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    ABSTRACT: The role of the natriuretic peptides (NPs) in hypertension is complex. Thus, a higher blood NP concentration is a robust marker of pressure-induced cardiac damage in patients with hypertension, whereas genetically elevated NP concentrations are associated with a reduced risk of hypertension and overweight individuals presumably at high risk of hypertension have lower NP concentrations. To investigate the associations between serum N-terminal pro-B-type natriuretic peptide (NT-proBNP), used as a surrogate marker for active BNP, and prevalent as well as 5-year incident hypertension in a Danish general population sample. Cross-sectional and prospective population-based study. At baseline, among 5,307 participants (51.3% women, mean age 46.0±7.9 years) with a complete set of data, we recorded 1,979 cases with prevalent hypertension (PHT). Among 2,389 normotensive participants at baseline with a complete set of data, we recorded 324 cases with incident hypertension (IHT) on follow-up 5 years later. In models adjusted for age, sex, lifestyle, social, dietary, anthropometric, pulmonic, lipid, metabolic and renal risk factors, as well as heart rate and baseline blood pressure (only incident model), one standard deviation increase in baseline log-transformed NT-proBNP concentrations was on one side associated with a 21% higher risk of PHT (odds ratio [OR]: 1.21 [95% confidence interval (CI): 1.13-1.30], P<0.001), and on the other side with a 14% lower risk of IHT (OR: 0.86 [95%CI:0.76-0.98], P = 0.020). Higher serum concentrations of NT-proBNP associate with PHT whereas lower concentrations associate with IHT. This suggests that a lower amount of circulating BNP, resulting in diminished vasodilation and natriuresis, could be involved in the pathogenesis of hypertension in its early stages.
    PLoS ONE 02/2015; 10(2):e0117864. DOI:10.1371/journal.pone.0117864 · 3.53 Impact Factor
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    ABSTRACT: The widespread use of coronary stents has exposed a growing population to the risk of stent thrombosis, but the importance in terms of risk of ST-segment elevation myocardial infarctions (STEMIs) remains unclear. We studied five years follow-up data for 2,098 all-comer patients treated with coronary stents in the randomized SORT OUT II trial (mean age 63.6 yrs. 74.8% men). Patients who following stent implantation were readmitted with STEMI were included and each patient was categorized ranging from definite- to ruled-out stent thrombosis according to the Academic Research Consortium definitions. Multivariate logistic regression was performed on selected covariates to assess odds ratios (ORs) for definite stent thrombosis. 85 patients (4.1%), mean age 62.7 years, 77.1% men, were admitted with a total of 96 STEMIs, of whom 60 (62.5%) had definite stent thrombosis. Notably, definite stent thrombosis was more frequent in female than male STEMI patients (81.8% vs. 56.8%, p = 0.09), and in very late STEMIs (p = 0.06). Female sex (OR 3.53 [1.01-12.59]) and clopidogrel (OR 4.43 [1.03-19.01]) was associated with increased for definite stent thrombosis, whereas age, time since stent implantation, use of statins, initial PCI urgency (STEMI [primary PCI], NSTEMI/unstable angina [subacute PCI] or stable angina [elective PCI]), and glucose-lowering agents did not seem to influence risk of stent thrombosis. In a contemporary cohort of coronary stented patients, stent thrombosis was evident in more than 60% of subsequent STEMIs.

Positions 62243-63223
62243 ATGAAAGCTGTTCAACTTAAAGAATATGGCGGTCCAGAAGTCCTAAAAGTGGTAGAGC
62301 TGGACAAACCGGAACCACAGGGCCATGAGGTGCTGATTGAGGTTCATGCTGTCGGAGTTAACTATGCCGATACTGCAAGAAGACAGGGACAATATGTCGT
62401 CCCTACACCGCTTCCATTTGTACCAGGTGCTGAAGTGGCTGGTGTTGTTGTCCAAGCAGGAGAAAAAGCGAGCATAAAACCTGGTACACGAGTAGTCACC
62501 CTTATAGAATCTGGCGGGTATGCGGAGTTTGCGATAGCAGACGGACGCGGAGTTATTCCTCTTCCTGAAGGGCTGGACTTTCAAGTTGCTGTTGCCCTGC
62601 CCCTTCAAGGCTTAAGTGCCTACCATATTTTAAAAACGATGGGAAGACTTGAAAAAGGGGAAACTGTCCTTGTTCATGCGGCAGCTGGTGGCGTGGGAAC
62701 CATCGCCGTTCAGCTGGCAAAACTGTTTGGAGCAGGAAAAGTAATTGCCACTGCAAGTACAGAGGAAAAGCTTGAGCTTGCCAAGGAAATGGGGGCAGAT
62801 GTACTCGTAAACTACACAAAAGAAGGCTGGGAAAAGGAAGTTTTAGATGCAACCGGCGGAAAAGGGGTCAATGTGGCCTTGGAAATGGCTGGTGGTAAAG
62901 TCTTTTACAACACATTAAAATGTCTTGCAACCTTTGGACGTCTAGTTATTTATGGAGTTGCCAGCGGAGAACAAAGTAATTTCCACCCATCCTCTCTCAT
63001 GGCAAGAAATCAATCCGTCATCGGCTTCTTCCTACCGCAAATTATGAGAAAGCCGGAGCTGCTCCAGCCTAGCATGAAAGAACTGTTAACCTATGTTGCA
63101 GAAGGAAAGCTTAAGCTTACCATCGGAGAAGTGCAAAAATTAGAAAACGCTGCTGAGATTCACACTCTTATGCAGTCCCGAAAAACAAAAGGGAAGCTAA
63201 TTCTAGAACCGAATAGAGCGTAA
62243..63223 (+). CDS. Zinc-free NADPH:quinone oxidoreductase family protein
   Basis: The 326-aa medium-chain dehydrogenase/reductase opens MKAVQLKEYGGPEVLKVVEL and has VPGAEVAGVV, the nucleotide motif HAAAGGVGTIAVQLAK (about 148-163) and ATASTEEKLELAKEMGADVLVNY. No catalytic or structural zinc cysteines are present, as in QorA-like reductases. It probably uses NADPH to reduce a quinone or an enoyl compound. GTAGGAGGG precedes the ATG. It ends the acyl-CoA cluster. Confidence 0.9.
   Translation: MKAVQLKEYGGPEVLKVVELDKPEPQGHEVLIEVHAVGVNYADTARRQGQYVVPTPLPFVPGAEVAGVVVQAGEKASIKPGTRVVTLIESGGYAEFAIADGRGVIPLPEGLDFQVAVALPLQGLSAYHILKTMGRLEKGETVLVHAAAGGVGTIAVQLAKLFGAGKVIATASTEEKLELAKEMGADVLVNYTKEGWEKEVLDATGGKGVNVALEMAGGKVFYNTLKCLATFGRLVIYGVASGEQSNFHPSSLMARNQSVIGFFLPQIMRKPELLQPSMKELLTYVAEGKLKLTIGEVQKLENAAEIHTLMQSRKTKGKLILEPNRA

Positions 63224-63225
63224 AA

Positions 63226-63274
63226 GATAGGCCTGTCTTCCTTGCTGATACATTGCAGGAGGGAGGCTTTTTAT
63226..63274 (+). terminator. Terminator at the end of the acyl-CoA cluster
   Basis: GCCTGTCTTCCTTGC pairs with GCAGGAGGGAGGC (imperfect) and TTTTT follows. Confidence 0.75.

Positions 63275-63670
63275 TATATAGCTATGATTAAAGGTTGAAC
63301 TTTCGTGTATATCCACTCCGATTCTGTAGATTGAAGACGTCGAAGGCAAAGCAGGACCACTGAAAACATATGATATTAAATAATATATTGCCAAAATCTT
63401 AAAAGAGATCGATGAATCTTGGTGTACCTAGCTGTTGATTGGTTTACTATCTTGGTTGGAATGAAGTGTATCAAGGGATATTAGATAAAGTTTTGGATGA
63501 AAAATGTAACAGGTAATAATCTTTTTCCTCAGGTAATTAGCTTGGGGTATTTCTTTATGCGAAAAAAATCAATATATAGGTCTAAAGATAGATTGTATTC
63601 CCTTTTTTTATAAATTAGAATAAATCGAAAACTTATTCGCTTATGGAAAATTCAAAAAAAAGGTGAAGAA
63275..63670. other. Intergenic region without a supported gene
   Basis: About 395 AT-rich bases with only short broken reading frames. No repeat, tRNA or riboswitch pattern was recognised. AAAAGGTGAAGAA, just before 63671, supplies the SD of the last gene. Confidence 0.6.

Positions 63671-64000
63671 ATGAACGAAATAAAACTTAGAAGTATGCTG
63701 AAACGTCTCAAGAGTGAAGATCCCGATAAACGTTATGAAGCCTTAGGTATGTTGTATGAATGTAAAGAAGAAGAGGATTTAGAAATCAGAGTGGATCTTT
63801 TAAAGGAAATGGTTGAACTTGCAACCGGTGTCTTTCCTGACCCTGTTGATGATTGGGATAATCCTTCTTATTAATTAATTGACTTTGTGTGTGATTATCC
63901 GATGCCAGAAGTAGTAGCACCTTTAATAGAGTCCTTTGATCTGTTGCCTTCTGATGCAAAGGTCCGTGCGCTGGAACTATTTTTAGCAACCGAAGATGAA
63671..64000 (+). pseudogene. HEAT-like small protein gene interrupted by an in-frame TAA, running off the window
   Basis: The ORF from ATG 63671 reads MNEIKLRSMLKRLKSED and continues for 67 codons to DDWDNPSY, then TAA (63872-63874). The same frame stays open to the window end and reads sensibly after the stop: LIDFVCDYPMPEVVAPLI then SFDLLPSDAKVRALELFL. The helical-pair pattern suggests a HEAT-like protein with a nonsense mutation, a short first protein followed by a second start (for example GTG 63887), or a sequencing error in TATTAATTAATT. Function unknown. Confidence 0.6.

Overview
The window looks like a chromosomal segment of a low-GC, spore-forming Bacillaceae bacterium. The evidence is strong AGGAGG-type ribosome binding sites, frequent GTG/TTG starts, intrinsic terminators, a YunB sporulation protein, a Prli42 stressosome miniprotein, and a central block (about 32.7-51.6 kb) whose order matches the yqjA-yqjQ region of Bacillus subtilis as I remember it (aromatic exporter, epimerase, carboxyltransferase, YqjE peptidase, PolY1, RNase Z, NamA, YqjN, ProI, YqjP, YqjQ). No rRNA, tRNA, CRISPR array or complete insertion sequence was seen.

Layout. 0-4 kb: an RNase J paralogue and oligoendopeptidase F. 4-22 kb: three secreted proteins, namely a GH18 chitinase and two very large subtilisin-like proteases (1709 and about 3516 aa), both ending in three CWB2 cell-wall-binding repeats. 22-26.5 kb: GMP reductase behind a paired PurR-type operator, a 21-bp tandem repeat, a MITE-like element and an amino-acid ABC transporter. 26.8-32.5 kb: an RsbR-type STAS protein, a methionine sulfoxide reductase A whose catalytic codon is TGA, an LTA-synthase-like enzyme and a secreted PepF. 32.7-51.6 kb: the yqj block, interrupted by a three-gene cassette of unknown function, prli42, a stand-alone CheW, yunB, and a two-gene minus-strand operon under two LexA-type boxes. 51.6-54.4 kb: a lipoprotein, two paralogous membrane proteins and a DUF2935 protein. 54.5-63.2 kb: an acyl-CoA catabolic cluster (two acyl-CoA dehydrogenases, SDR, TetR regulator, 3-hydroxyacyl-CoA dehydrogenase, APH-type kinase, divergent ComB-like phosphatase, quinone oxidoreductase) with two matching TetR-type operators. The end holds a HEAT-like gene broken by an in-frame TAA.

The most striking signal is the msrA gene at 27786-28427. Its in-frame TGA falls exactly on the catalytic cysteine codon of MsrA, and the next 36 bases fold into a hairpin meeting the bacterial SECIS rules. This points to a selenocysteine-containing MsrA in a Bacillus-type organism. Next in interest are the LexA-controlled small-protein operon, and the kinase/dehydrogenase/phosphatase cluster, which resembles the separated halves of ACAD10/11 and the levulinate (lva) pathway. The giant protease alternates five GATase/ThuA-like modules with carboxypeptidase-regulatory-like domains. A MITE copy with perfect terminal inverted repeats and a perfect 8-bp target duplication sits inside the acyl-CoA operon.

PLoS ONE 11/2014; 9(11):e113399. DOI:10.1371/journal.pone.0113399 · 3.53 Impact Factor
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    ABSTRACT: Objective: In overweight-related hypertension, the effect of weight changes on blood pressure (BP) is believed to be mediated by insulin. To test this hypothesis, we studied 5-year changes in weight, BP, and insulin in a general population of Danish adults (n = 3443; mean age 45.7 +/- 7.6 years). Methods: We assessed the glucose-insulin metabolism by a standard oral glucose tolerance test. We divided the antihypertensive and antidiabetic medication-free participants into three groups: weight loss (n = 515), weight stable (n = 1778), and weight gain (n = 1150). Results: Losing on average 6.5 kg body weight, the weight loss group experienced a 28.2% reduction [(95% confidence interval [CI] -31 to -25); P<0.001] in fasting insulin and a 23.9% reduction [(95% CI -28 to -19); P<0.001] in 2-h insulin. Gaining on average 6.4 kg, the weight gain group experienced a 12.5% increase [(95% CI 9 to 16); P<0.001] in fasting insulin and 32.8% increase [(95% CI 28 to 38); P<0.001] in 2-h insulin. Using linear regression adjusting for differences in sex, age, family history of hypertension, baseline BMI, SBP and DBP, lifestyle risk factors, and their 5-year changes, weight loss was associated with a decrease in SBP of -1.8 mmHg (95% CI -2.8 to -0.7), whereas weight gain with an increase in SBP of 1.9 mmHg (95% CI 1.2 to 2.6), both with P less than 0.001. Adding fasting insulin, 2-h insulin, Delta fasting insulin, and Delta 2-h insulin only marginally attenuated the association, and furthermore, none of the insulin variables was significantly associated with SBP or DBP (P >= 0.08). The results for changes in DBP were similar to SBP. Conclusion: Five-year weight changes associate with BP alterations independent of the insulin changes.